Economists have long argued that environmental regulation should rely less on command and control approaches that employ uniform standards, and more on economic incentives, such as emission charges and marketable emission permits. This book makes a major and original contribution to the "incentives vs. standards" debate by showing how different targets (the points at which incentives are applied) affect the ability of regulation to provide environmental protection at lowest possible cost. In particular, it argues that scholars and regulators both have paid insufficient attention to developing strategies that are sensitive to major variations across plants in the benefits of controlling emissions.The book develops a theory that shows how the choice of target interacts with the charge or standard in determining the net benefits of regulation. This conceptual framework is applied to a case study of proposed regulations for chemical plants that emit benzene, which is a suspected cause of leukemia. It reveals that a charge targeted on exposure would perform much better than an emission standard or the type of uniform emission charge usually advocated by economists.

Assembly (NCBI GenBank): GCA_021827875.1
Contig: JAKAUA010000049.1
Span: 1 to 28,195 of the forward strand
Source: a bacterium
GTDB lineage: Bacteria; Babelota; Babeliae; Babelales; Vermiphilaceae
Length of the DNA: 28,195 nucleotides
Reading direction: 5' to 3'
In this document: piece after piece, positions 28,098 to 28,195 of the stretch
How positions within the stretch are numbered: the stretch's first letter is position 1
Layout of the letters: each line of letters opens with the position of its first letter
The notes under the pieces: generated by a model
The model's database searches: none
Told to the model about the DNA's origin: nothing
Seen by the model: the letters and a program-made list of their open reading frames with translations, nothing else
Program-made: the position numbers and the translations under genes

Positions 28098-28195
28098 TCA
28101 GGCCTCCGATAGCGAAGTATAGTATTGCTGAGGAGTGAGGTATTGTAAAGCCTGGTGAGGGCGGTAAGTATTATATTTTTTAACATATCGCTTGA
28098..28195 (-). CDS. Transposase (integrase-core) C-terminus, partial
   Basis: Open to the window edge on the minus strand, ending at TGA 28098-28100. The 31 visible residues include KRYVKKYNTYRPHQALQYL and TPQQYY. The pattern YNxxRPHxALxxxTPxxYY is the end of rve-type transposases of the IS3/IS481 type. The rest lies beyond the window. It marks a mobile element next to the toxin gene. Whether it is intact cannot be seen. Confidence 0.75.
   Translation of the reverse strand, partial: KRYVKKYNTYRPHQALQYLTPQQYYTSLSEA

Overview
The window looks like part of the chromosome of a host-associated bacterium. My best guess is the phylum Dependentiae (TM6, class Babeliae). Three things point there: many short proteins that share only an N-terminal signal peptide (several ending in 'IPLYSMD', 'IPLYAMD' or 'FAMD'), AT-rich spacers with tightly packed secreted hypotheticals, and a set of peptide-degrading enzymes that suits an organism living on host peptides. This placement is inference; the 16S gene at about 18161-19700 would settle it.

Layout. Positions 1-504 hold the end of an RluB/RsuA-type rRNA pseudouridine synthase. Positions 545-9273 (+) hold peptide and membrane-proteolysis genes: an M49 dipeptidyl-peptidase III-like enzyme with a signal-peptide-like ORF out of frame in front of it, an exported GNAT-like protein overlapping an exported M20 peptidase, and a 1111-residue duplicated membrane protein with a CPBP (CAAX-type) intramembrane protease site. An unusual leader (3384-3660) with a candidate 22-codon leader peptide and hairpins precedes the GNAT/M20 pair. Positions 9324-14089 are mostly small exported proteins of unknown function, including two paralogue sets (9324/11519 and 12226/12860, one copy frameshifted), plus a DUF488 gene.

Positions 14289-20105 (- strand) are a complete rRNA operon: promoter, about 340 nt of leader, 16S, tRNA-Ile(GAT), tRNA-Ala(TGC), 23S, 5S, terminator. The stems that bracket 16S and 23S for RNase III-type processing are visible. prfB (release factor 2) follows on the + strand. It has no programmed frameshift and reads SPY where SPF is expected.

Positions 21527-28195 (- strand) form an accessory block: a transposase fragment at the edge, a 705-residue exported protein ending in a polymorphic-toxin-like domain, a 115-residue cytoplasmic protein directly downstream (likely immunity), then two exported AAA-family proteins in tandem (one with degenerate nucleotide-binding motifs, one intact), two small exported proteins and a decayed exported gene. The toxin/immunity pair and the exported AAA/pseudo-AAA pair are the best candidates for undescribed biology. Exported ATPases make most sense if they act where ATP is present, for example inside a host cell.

Based on the author's thesis (doctoral), 1981
Includes bibliographical references (pages 177-182) and index